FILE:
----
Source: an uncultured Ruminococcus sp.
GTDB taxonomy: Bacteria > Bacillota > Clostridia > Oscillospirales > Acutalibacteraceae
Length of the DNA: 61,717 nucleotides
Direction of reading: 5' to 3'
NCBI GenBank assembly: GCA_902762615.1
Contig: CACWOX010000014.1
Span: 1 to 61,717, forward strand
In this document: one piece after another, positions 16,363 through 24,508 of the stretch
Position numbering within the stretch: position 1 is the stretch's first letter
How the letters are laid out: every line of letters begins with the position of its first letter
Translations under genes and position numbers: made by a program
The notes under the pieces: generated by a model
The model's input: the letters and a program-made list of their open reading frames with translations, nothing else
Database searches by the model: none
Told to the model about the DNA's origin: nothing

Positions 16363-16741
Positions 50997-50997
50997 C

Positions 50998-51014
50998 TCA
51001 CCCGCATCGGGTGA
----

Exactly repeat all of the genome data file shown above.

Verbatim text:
Source: an uncultured Ruminococcus sp.
GTDB taxonomy: Bacteria > Bacillota > Clostridia > Oscillospirales > Acutalibacteraceae
Length of the DNA: 61,717 nucleotides
Direction of reading: 5' to 3'
NCBI GenBank assembly: GCA_902762615.1
Contig: CACWOX010000014.1
Span: 1 to 61,717, forward strand
In this document: one piece after another, positions 16,363 through 24,508 of the stretch
Position numbering within the stretch: position 1 is the stretch's first letter
How the letters are laid out: every line of letters begins with the position of its first letter
Translations under genes and position numbers: made by a program
The notes under the pieces: generated by a model
The model's input: the letters and a program-made list of their open reading frames with translations, nothing else
Database searches by the model: none
Told to the model about the DNA's origin: nothing

Positions 16363-16741
Positions 50997-50997
50997 C

Positions 50998-51014
50998 TCA
51001 CCCGCATCGGGTGA